THE BLOG
02/25/2013 08:19 am ET Updated Apr 27, 2013

Wild Nature In Baja California And The Sea Of Cortez

By Ralph Lee Hopkins, Lindblad Expeditions-National Geographic Director of Expedition Photography

When people think of Baja California they immediately picture Cabo San Lucas, the playground for holiday makers and movie stars. What too few realize is that beyond the sport fishing, golf and nightlife lie unspoiled expanses of desert wilderness simply called Baja or "lower" California. It's a place made legendary by John Steinbeck and Ed Ricketts in their famous chronicle, The Log from the Sea of Cortez.

Just south of the international border in Mexico, the Sonoran Desert stretches to meet the Sea of Cortez. Remote springs and oases provide relief to an arid landscape of cactus and mountains, bordered by coastal wetlands and an ocean teaming with wildlife. As in Ecuador's Galapagos Islands, Baja's rich biodiversity stems from isolation of the Gulf Islands and remote areas on the peninsula where evolution produced unique and endemic species.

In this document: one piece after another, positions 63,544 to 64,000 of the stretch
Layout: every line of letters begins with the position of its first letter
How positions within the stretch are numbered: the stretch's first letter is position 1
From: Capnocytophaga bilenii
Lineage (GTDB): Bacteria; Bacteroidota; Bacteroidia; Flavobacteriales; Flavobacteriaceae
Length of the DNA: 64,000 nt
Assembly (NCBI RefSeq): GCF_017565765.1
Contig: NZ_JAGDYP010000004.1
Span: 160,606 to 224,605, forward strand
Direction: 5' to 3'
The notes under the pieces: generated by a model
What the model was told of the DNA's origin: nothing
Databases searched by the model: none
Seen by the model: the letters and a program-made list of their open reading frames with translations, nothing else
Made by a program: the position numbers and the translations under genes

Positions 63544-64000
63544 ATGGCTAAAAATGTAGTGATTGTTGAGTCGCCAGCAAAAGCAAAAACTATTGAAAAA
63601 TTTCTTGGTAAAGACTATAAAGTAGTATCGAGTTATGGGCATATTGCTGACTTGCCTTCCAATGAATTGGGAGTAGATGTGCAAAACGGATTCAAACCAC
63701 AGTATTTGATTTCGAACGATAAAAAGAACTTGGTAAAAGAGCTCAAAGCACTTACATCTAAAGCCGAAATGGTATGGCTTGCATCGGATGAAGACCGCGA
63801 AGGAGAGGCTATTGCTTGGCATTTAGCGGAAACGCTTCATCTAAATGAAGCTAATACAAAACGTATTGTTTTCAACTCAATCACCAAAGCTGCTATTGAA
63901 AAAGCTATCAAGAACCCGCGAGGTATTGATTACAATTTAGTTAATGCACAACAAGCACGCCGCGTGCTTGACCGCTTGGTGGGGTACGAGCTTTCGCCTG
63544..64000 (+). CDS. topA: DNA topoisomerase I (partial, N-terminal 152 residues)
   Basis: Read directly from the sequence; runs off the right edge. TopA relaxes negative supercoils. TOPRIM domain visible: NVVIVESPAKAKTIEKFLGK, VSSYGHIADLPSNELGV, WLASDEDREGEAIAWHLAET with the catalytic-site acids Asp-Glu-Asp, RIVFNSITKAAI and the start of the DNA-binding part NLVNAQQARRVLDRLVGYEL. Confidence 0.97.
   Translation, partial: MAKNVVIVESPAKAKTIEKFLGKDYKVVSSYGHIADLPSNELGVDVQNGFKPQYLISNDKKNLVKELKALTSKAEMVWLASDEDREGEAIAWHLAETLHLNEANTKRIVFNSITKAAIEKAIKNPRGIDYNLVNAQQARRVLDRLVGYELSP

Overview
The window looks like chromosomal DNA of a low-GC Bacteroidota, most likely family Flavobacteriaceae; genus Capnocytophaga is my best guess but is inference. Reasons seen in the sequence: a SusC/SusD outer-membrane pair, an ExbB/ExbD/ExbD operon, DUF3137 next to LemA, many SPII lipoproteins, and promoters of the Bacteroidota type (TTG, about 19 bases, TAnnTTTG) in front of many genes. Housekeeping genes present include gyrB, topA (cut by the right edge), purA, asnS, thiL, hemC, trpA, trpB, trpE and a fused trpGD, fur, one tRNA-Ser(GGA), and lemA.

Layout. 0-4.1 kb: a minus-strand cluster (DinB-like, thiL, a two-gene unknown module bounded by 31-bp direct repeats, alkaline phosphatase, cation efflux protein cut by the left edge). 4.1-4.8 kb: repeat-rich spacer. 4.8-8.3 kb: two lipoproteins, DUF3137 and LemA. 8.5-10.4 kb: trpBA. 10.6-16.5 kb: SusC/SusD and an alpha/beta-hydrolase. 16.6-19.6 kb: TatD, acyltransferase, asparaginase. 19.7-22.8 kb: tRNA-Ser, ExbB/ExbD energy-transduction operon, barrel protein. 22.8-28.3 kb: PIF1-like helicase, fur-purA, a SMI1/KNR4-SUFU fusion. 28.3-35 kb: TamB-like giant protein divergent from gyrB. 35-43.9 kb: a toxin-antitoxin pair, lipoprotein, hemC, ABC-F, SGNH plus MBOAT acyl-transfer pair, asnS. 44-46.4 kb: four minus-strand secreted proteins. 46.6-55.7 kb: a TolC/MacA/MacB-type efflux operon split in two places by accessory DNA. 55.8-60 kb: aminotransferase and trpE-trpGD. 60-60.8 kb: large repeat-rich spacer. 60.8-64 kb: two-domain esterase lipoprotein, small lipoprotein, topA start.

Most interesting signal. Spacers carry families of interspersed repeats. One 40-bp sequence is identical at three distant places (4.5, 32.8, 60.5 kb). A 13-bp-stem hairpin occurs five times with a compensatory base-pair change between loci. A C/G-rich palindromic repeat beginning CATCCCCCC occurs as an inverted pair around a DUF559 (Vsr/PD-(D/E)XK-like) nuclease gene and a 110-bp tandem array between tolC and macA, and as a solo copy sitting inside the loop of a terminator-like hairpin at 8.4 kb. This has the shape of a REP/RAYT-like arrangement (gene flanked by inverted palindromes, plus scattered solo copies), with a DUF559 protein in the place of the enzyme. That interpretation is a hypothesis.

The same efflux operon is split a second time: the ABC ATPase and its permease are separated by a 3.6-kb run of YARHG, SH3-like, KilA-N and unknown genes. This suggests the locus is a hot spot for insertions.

There is good news. Thanks to ongoing conservation efforts, key protected areas have been established: including two UNESCO World Heritage Sites (San Ignacio Lagoon and Gulf Islands), seven wetlands recognized by RAMSAR and Mexico's largest Biosphere Reserve, El Vizcaíno. The defeat of the salt mine expansion near San Ignacio Lagoon, the dramatic recovery of seabirds at Isla Rasa, the return of fish biomass at Cabo Pulmo and recent cancellation of the Cabo Cortez mega-development that threatened the reef are all important conservation success stories.

These success stories give reason for hope. Unlike other places in the world where it's already too late, there is still time for Baja California, time to choose an alternative path for growth, development and protection of the region's natural resources. For real hope, Baja California and the Sea of Cortez needs to become a world icon for conservation, so that future generations can be with the giant whales, whale sharks and sea lions in an ocean filled with seabirds and marine life.

PHOTO GALLERIES
Wild Nature in Baja California & The Sea of Cortez

A version of this story originally appeared in Life Force Magazine.

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